Sports

Óscar Figueroa and the Precarious World of an Afro-Colombian Gold Medal Winner

To be a black athlete in Colombia is to be constantly reminded of your otherness. Even when you bring home the gold.

“Gracias, mi negro hermoso” (“Thanks, my beautiful black man”) 


—Colombians on Twitter after their countryman won a gold medal.

On Monday, Colombia was at a standstill for an uncommon reason: thousands of kilometers away, in Rio de Janeiro, Brazil, one of our own was lifting weights. It was Óscar Figueroa, who had won a silver medal in London 2012 and now had a chance for gold.

Right before Figueroa’s third and last attempt at the clean and jerk, Indonesia’s Eko Yuli Irawan tried to lift 179 Kg, but failed. This meant that a gold medal was secured for the Colombian, who had lifted a total of 318 Kg. Still, Figueroa had to make his last attempt.

Knowing he had already won the competition, he failed at his last attempt to lift 179 Kg. He then collapsed and fell to his knees crying and extending his arms in celebration, as the big crowd of delirious Colombians present at the venue cheered him on. Figueroa had just become the first Colombian medalist in Rio 2016.

Capping an astonishing career, Figueroa then removed his shoes, kissed the weights, and then led the crowd in possibly the loudest national anthem singing for non-Brazilian winners in this games. Thus, he was inducted into a very select group of Colombian athletes.

Colombians have now amassed 20 medals in Olympics history, but only two others have won gold: María Isabel Urrutia, who also won in weightlifting, at Sydney 2000, and Mariana Pajón, who won the BMX race at London 2012.

Figueroa and Urrutia also share something else in common, besides their gold medals and their sport: they are both black in a country that tends to qualify the existence of its black population and condition it to the color of their skins.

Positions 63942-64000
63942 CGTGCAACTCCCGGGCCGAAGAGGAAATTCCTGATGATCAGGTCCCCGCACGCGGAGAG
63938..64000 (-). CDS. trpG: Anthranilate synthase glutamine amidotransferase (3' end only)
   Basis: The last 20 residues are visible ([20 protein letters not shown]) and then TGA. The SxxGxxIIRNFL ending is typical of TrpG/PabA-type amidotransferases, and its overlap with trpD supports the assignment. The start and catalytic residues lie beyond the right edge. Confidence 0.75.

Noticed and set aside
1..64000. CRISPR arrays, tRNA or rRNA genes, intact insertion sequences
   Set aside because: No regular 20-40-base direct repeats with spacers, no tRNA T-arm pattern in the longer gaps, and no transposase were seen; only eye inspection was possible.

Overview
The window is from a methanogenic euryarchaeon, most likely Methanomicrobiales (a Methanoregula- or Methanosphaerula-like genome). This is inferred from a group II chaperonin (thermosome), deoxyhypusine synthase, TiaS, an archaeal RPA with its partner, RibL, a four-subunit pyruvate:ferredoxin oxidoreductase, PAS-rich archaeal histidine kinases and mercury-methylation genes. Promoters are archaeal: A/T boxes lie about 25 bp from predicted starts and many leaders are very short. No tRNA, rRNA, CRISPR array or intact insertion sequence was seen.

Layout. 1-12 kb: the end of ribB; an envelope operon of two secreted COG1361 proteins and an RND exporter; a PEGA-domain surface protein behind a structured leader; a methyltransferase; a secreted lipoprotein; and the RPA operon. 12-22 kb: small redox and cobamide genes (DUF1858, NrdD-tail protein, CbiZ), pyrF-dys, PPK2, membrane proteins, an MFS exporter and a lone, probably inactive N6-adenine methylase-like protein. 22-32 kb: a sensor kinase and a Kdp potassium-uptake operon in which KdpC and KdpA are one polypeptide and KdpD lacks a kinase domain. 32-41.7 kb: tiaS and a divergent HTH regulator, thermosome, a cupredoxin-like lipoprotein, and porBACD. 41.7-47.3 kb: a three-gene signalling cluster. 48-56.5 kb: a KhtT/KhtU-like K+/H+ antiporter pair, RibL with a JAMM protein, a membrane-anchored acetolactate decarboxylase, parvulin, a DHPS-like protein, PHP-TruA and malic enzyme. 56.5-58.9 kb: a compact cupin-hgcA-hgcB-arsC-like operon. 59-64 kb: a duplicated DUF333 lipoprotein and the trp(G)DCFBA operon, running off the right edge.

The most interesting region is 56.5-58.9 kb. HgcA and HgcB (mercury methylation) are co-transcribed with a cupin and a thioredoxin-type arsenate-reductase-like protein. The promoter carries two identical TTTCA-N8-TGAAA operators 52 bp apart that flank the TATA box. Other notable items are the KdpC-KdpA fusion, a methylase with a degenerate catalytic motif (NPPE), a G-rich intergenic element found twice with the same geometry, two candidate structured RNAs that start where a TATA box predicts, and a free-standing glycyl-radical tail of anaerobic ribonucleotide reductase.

So, when Figueroa won, social media filled up with celebratory remarks highlighting his race. “Gracias, mi negro hermoso” (“Thanks, my beautiful black man”) and similar phrases became commonplace. This is a welcome positive feeling in a sea of racial insults to black athletes (and black Colombians in general) who happen to make a mistake. “Negro tenía que ser” (“He had to be black”) is often heard at the stadium or at the bar when a black footballer messes up, for example. But it is also indicative of something else.

Not only are black Colombians subject to the instances of racism unfortunately common in many places of the world, they are also seen as not exactly nor entirely Colombian, and are required constantly to prove their worth as an integral part of the country.

As I have written before, Colombia is a racist country that is unable to face this problem because, for the most part, Colombians feel like “race” is not a concept that applies to them. But it does apply to black people, who are then inevitably seen as outsiders.

The most recent national census, done in 2005, asked about ethnicity, rather than race. In it, 3.43 percent of the country’s population identified as “indigenous,” 10.62 percent as “afro-Colombian” and 85.94 percent as “without ethnicity.” It is hard to speak about racism in such a place where “race” and “ethnicity” are largely not a concept. Modern Colombia lacks the vocabulary for it. “Race,” “ethnicity” and “racism” are things that only apply to others, to those who are not part of that “mixed country.”

And those who are outside might find it hard to be welcomed into the majority group. But with the Olympics, a nationalistic, sports-crazy  country such as Colombia can, for a while, welcome everyone, regardless of color, gender or origin, into their team, especially if they look like they’ll fight for some silverware.

It is not an ideal situation, but surely it can help to bring forth the positive representations of black people in national media, and to make them a part of the national conversation. For example, after her medal, Urrutia was elected for two terms to the country’s House of Representatives (to a special seat reserved for black communities). She was also a commentator for the weightlifting events for a TV broadcast. In a different TV broadcast, Diego Salazar and Mábel Mosquera, another two Olympic medalist in weightlifting for Colombia who are black, were analyzing the sport and rooting for their compatriots. Three black Colombians on TV at the same time would be almost unheard of in any other circumstance.

And though sports might not cure the ills black people in Colombia have to face daily, this Olympic run might help in bringing the country closer together and in accepting our diversity. There is still a good outlook for black Colombian athletes: boxer Yuberjén Martínez has at least a bronze medal assured, and Caterine Ibargüen is a favorite in the athletics competitions.

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